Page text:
Cort Yorktown-BV review

A Gretsch-influenced hollowbody

  • £449
  • $799
The Trans Orange finish very obviously hints at the Gretsch influence

MusicRadar Verdict

A good value archtop that combines Gretsch-inspired looks with Gibson-style components and performance.


  • +

    Looks. Tidy build.


  • -

    Intonation issues.

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Cort is one of the foremost Asian instrument manufacturers, responsible for products bearing many well-known brand names. The company's own catalogue is equally comprehensive, with electrics catering for price points from entry level upwards. Among the recent six-string additions is the Indonesian-built Yorktown-BV, which incorporates Gretsch design influences and a cosmetic approach long associated with the famous US maker.

"As its suffix suggests, this variation of the Yorktown six- string adds a Bigsby vibrato"

As its suffix suggests, this variation of the Yorktown six- string adds a Bigsby vibrato, but loses the standard's gold-plated metalwork. The BV's twin humbuckers and controls are obviously a Gibson nod, but overall appearances impart a strong Gretsch-like image.

Cort's headstock is slim and quite elegant, while the black face carries a simple inlay. The tuners are Gibson-style Kluson copies with plastic 'thistle' buttons, while the NuBone nut from Graph Tech is cut for minimal action and equidistant string spacing.

It heads a sleek- feeling rosewood fingerboard boasting a gentle radius with block position markers. The 20 frets are on the slim side, neatly installed and quite smoothly finished, although some sharp ends are apparent where they overlap the 'board binding.

The glued-in maple neck adopts a comfortably proportioned C profile and joins the body at the 14th fret, so fingering the upper end half-dozen demands quite a stretch.

Equipped with twin f-holes, the single-cutaway, all-acoustic body is smaller than some archtops. The Trans Orange finish very obviously hints at the Gretsch influence and reveals the timber choice, a spruce top allied to maple sides and back - laminated, of course.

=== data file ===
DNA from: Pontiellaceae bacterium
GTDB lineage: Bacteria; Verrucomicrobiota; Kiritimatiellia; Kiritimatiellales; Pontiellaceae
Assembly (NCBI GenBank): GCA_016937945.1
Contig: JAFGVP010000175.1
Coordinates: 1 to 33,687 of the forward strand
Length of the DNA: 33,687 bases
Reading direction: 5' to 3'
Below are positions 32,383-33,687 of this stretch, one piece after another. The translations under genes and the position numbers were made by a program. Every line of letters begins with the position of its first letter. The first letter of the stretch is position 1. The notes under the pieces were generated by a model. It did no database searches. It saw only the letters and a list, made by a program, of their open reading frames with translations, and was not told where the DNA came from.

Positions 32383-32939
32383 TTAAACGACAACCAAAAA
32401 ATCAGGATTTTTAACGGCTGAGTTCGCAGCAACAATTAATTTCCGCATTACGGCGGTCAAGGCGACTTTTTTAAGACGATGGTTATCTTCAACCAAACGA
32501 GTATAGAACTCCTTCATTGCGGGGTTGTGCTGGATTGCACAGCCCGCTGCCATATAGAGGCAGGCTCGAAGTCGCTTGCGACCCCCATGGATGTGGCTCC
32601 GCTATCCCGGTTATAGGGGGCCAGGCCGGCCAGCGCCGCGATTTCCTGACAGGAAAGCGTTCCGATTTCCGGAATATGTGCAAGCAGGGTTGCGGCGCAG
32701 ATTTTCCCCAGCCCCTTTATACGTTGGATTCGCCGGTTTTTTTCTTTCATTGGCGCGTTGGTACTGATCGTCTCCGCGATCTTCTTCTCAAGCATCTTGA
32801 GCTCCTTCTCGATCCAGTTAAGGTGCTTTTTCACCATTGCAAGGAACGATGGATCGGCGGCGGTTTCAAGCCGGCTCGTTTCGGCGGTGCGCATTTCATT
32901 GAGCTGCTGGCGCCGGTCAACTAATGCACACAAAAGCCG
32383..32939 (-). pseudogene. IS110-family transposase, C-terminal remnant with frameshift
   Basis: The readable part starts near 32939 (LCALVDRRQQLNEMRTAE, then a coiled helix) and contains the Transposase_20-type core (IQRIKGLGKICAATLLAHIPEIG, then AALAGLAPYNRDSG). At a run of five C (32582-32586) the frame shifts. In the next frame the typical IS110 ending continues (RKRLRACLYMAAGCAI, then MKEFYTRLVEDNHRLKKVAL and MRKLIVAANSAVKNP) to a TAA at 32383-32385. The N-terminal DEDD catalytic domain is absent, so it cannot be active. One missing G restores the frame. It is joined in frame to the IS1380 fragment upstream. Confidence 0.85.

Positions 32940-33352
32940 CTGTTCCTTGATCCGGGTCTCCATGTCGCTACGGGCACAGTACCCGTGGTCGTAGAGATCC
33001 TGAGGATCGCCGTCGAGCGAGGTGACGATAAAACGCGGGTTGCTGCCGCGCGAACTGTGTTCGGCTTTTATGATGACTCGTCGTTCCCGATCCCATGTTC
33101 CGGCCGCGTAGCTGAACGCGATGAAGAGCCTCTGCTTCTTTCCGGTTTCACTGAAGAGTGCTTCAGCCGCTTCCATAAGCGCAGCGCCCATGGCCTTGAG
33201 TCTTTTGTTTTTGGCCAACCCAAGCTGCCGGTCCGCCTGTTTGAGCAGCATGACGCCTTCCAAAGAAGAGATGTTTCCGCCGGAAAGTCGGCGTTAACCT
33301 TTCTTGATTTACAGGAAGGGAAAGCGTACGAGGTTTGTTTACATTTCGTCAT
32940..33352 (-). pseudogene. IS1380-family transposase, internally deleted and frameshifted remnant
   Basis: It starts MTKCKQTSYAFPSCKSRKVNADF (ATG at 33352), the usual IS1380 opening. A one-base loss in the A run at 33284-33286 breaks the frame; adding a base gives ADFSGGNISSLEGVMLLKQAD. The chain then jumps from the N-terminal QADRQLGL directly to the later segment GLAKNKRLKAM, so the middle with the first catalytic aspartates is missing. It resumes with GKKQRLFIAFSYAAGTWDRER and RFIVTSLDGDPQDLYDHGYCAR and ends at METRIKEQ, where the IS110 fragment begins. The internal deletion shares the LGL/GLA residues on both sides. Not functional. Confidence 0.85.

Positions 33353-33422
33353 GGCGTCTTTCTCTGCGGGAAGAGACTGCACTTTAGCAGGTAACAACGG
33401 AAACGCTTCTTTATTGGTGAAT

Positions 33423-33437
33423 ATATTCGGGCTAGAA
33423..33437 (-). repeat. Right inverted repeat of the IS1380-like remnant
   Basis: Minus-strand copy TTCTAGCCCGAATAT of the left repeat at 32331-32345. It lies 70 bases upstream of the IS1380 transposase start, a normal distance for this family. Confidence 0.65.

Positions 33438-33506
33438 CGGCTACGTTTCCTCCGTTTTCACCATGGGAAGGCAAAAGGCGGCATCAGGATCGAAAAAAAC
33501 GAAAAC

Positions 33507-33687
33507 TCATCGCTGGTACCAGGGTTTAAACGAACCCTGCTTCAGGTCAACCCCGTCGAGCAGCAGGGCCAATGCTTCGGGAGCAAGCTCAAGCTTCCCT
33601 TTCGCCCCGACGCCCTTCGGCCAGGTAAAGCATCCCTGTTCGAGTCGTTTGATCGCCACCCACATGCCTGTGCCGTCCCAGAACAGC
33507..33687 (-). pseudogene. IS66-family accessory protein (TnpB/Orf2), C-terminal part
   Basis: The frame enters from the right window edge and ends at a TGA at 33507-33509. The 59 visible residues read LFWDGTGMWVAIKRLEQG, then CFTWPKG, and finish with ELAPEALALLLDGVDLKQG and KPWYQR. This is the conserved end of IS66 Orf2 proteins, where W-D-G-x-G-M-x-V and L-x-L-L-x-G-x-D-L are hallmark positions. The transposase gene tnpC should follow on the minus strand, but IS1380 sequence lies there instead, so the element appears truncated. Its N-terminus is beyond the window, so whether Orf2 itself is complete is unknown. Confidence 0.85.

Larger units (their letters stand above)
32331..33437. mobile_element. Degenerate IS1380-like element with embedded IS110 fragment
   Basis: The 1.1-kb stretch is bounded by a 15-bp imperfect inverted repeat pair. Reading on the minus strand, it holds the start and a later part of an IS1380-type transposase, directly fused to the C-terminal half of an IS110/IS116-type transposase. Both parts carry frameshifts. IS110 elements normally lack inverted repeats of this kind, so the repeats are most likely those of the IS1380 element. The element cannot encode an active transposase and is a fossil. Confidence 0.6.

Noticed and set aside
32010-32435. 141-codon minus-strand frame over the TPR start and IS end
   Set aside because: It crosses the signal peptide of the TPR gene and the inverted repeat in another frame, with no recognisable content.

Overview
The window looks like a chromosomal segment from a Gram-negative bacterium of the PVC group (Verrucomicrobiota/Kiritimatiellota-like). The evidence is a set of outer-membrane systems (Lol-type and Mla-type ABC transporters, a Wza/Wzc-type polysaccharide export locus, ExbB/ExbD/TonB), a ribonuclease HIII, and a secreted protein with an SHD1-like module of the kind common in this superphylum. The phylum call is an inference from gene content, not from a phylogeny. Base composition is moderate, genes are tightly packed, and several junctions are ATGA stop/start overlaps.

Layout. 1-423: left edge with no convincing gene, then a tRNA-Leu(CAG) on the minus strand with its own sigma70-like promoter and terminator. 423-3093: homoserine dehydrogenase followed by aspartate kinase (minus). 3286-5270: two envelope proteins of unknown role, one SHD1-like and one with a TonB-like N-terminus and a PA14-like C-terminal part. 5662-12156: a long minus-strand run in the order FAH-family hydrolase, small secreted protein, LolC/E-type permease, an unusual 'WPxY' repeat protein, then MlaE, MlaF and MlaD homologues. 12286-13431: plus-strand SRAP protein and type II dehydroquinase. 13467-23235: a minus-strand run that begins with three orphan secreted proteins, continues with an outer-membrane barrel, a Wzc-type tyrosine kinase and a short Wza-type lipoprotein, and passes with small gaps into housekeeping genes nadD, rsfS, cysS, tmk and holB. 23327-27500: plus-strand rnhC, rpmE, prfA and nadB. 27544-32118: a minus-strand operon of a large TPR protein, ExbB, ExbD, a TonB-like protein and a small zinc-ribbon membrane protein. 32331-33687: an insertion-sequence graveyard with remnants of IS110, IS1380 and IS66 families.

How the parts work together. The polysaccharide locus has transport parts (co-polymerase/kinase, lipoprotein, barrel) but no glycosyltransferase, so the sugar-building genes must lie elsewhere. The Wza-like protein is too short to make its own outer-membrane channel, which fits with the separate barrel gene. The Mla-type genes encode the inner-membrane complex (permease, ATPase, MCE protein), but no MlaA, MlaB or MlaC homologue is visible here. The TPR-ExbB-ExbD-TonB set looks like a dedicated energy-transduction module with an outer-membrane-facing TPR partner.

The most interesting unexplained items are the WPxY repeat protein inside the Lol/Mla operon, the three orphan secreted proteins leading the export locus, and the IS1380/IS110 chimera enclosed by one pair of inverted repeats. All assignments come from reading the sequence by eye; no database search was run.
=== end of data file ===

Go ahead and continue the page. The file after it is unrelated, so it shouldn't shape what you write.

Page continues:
The gold plastic pickguard is a nod in Gretsch's direction, but pickup selection is decidedly Gibson-esque: a brace of Cort's Classic Rocker-II humbuckers mounted in high-sided black plastic surrounds. The matt finish metal covers look very vintage, although they contradict the brighter nickel-plating employed elsewhere.

Circuitry is similarly Gibson-esque, with volume and tone pots per pickup partnered by a three-way toggle-type selector. This is sited on the upper bass-side shoulder and sits in a rubber ring to help eliminate microphonic clunks.

The six-saddle bridge is a Gibson tune-o-matic-type, but is mounted on a free-standing wooden base. It's partnered by a licensed Bigsby B60 vibrato tailpiece that can add shimmer to chords. As supplied, tuning stability is reasonable under restrained use, but the sharp-topped saddles and sideways string-pull at the nut conspire against consistent pitch return.


"Plugging in reveals that the pickups owe a definite debt to Gibson, rather than Gretsch"

Acoustic response is usefully loud, with a lower-mid-dominated tonality. Plugging in reveals that the pickups owe a definite debt to Gibson, rather than Gretsch. Performance is powerful but tone is well- balanced, with the neck humbucker providing plummy lows plus a smooth treble response.

Switching to the bridge 'bucker adds a sharper edge and increased midrange response, but the sound is far from over-bright or brash. Selecting both pickups introduces some nasal-tinged twang and chime - the most Gretsch-sounding option.

Clean sounds are naturally the Yorkville-BV's strong suit, but adding a degree or two of dirt makes it a bit meaner in a gritty, bluesier way. However, levels need to be watched, as the airy body ensures that feedback is quite easily invoked. The pots provide usefully smooth swells for both volume and tone, while noiseless switching confirms that rubber ring is doing its job.

The Yorktown-BV is obviously intended to appeal to Gretsch fans, but performance-wise this archtop owes much more to Gibson. Although that's not necessarily a drawback, it's somewhat contradictory and could disappoint if you pick it expecting it to do the Brian Setzer thing. That said, build quality is well up to scratch, and this model offers more character and originality than many traditionally conservative competitors.